T cells have been implicated in the pathogenesis of acute kidney injury (AKI) and its progression to chronic kidney disease (CKD). Previous studies suggest that Th17 cells participate during the AKI-to-CKD transition, and inhibition of T cell activity by mycophenolate mofetil (MMF) or losartan attenuates the development of fibrosis following AKI. We hypothesized that T cell-deficient rats may have reduced levels of IL-17 cytokine leading to decreased fibrosis following AKI. Renal ischemis-reperfusion (I/R) was performed on T cell-deficient athymic rats (Foxn1rnu-/rnu-) and control euthymic rats (Foxn1rnu-/+), and CKD progression was hastened by unilateral nephrectomy at day 33 and subsequent exposure to 4.0% sodium diet. Renal fibrosis developed in euthymic rats and was reduced by MMF treatment. Athymic rats exhibited a similar degree of fibrosis, but this was unaffected by MMF treatment. FACS analysis demonstrated that the number of IL-17+ cells was similar between postischemic athymic vs. euthymic rats. The source of IL-17 production in euthymic rats was predominately from conventional T cells (CD3+/CD161-). In the absence of conventional T cells in athymic rats, a compensatory pathway involving natural killer cells (CD3-/ CD161+) was the primary source of IL-17. Blockade of IL-17 activity using IL-17Rc receptor significantly decreased fibrosis and neutrophil recruitment in both euthymic and athymic rats compared with vehicle-treated controls. Taken together, these data suggest that IL-17 secretion participates in the pathogenesis of AKI-induced fibrosis possibly via the recruitment of neutrophils and that the source of IL-17 may be from either conventional T cells or NK cells.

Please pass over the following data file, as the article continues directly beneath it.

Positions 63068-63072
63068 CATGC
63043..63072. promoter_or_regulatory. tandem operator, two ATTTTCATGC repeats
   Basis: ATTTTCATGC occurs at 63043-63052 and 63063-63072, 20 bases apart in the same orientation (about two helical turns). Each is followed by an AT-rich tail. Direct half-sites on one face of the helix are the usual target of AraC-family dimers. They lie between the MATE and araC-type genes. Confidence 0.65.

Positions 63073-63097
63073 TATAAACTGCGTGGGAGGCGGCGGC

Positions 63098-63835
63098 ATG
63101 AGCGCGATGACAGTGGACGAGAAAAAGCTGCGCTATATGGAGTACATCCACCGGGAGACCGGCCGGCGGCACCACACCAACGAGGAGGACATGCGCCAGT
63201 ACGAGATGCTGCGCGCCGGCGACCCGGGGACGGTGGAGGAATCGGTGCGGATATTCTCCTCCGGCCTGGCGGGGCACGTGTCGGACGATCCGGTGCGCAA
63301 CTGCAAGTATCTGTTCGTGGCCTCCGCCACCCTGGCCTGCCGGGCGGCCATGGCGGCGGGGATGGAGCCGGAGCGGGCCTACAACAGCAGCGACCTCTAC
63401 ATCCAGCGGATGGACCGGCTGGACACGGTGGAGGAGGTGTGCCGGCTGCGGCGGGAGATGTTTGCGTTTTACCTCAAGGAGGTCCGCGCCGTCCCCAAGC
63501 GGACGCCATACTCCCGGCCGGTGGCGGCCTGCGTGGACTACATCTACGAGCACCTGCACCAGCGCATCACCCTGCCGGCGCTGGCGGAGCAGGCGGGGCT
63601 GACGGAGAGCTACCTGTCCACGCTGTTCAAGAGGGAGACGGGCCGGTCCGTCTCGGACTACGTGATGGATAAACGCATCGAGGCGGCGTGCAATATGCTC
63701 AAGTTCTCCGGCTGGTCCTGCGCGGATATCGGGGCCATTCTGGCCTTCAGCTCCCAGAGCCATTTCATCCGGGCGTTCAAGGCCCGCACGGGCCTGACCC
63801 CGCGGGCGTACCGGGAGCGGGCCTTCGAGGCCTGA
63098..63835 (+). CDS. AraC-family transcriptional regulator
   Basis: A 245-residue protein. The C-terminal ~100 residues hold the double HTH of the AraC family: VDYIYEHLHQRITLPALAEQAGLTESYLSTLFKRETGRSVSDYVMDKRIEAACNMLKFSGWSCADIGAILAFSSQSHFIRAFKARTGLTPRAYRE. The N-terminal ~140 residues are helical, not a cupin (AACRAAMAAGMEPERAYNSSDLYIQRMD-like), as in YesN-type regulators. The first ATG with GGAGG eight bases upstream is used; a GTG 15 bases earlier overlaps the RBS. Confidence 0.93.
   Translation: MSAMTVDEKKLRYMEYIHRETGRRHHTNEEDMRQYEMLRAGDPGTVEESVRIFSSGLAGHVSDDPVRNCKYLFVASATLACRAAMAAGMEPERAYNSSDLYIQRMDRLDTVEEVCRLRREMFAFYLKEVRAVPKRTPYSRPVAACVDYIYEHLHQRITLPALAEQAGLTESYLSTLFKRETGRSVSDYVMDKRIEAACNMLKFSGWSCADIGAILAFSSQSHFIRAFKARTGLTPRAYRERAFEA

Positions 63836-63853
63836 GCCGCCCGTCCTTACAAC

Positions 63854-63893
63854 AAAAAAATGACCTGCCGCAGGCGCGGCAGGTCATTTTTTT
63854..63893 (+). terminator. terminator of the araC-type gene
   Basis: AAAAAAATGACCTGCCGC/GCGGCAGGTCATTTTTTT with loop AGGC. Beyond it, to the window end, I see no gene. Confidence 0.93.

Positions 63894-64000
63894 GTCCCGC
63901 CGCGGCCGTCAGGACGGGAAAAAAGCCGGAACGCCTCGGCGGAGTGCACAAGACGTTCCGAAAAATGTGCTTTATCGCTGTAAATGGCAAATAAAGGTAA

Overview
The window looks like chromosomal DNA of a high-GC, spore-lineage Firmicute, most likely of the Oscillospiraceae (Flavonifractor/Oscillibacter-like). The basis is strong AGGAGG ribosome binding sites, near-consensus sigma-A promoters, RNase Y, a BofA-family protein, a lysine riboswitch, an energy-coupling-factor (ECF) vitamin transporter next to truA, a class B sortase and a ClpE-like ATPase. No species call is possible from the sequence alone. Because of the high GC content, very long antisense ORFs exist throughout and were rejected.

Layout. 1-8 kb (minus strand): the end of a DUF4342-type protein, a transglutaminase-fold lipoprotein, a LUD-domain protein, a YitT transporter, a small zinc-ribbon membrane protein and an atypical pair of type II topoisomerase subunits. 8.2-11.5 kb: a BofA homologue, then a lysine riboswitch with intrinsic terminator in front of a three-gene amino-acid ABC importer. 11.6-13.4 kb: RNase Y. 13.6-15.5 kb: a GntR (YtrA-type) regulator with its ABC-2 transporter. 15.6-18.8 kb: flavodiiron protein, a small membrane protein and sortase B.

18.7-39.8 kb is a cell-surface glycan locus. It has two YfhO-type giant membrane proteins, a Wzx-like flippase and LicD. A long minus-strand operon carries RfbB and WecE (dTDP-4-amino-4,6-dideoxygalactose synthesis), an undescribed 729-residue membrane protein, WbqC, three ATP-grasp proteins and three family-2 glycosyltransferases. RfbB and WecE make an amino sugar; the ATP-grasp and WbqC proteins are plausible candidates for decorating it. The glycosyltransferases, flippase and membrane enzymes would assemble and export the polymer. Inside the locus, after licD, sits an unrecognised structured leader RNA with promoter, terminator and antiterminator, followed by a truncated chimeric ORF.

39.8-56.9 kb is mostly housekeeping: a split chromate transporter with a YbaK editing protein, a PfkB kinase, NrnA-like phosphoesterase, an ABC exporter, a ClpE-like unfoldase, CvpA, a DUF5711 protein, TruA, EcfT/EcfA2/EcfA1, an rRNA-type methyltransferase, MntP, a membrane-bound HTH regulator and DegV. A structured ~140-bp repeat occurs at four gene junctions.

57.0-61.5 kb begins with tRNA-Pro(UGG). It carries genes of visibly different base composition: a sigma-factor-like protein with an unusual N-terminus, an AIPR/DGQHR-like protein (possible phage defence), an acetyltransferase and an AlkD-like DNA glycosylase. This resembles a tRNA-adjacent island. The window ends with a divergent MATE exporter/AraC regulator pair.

ASJC Scopus subject areas